‘The clients’ perspective’

    Client involvement to me is those who live in St Mungo’s properties or use their services getting involved from the smallest things to the biggest. It’s their perspective. It’s their views recognised and listened to by St Mungo’s. It’s the clients acting proactively in everyday things from meetings to events.

    Involving clients is enormously important. I don’t think St Mungo’s would grow or learn without a client perspective and understanding what works. It gives clients motivation, a sense of being, achievement and something to grasp onto. They learn. They grow. They’re inspired. It’s fundamental to what St Mungo’s is.

    ‘The year ahead’

    I’m looking forward to next year. I have applied for a volunteer role at St Mungo’s. I’ve also been speaking to St Mungo’s head of diversity and inclusion about the new Client Involvement Strategy, which is something I am really into. I am keen to find out where I can get most involved next.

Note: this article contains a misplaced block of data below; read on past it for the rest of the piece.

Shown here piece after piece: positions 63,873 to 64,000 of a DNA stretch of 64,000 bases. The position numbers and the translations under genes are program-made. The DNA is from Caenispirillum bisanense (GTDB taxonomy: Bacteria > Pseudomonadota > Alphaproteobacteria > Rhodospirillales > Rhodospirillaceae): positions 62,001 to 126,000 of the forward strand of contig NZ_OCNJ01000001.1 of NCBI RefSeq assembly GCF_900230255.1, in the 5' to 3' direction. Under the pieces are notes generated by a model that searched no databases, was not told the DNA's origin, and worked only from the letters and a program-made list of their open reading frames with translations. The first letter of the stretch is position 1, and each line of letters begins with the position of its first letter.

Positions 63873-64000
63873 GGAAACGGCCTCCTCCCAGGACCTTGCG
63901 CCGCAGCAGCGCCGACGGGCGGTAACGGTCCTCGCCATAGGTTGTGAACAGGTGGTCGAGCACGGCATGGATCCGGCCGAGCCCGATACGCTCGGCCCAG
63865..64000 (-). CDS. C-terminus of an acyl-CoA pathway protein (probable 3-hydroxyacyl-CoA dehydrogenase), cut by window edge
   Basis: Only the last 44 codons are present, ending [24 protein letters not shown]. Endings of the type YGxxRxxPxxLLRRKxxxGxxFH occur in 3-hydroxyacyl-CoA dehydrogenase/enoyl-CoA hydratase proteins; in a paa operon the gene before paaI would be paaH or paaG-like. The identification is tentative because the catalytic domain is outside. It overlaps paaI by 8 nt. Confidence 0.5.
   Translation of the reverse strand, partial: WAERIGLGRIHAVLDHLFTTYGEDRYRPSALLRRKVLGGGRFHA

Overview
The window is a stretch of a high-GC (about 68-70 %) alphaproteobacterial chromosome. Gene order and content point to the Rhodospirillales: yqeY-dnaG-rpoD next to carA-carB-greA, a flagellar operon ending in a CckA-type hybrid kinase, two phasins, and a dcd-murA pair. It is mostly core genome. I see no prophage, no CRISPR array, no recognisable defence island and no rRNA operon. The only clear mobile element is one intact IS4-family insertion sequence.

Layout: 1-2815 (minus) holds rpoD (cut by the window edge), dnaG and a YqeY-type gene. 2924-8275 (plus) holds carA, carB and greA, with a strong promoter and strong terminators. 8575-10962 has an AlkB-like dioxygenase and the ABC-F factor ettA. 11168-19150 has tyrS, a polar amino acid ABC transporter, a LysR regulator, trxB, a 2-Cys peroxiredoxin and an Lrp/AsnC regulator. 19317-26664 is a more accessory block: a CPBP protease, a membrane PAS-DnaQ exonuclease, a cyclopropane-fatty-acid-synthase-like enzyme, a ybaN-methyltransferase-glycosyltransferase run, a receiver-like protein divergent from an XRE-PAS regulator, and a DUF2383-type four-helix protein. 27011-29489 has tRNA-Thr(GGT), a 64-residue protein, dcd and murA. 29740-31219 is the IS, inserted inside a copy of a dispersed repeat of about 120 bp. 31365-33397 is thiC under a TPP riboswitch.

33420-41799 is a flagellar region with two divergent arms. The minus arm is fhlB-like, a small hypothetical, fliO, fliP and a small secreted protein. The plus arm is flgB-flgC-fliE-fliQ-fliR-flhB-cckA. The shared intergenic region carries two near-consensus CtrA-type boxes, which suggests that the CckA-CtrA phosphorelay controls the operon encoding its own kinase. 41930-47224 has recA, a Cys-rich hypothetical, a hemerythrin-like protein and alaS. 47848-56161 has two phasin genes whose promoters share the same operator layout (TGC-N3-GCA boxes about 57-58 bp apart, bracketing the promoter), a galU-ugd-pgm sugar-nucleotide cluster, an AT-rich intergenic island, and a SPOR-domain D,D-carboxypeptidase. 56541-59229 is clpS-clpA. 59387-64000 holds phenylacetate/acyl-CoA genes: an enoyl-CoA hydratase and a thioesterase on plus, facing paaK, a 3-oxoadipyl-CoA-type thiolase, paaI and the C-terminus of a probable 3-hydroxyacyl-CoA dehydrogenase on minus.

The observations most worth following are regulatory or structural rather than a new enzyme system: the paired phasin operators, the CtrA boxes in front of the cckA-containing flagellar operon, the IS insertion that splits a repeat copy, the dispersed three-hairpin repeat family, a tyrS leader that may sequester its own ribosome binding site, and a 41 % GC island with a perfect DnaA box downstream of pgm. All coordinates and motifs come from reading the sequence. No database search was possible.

We came. We saw. We conquered.

    St Mungo’s client and volunteer, Mandy, has shown incredible strength in her journey to conquer homelessness. Having now also conquered Mount Snowdon, Mandy shares with us her inspirational challenge and her ongoing determination to help others on their road to recovery from homelessness.

    From the streets to the mountain top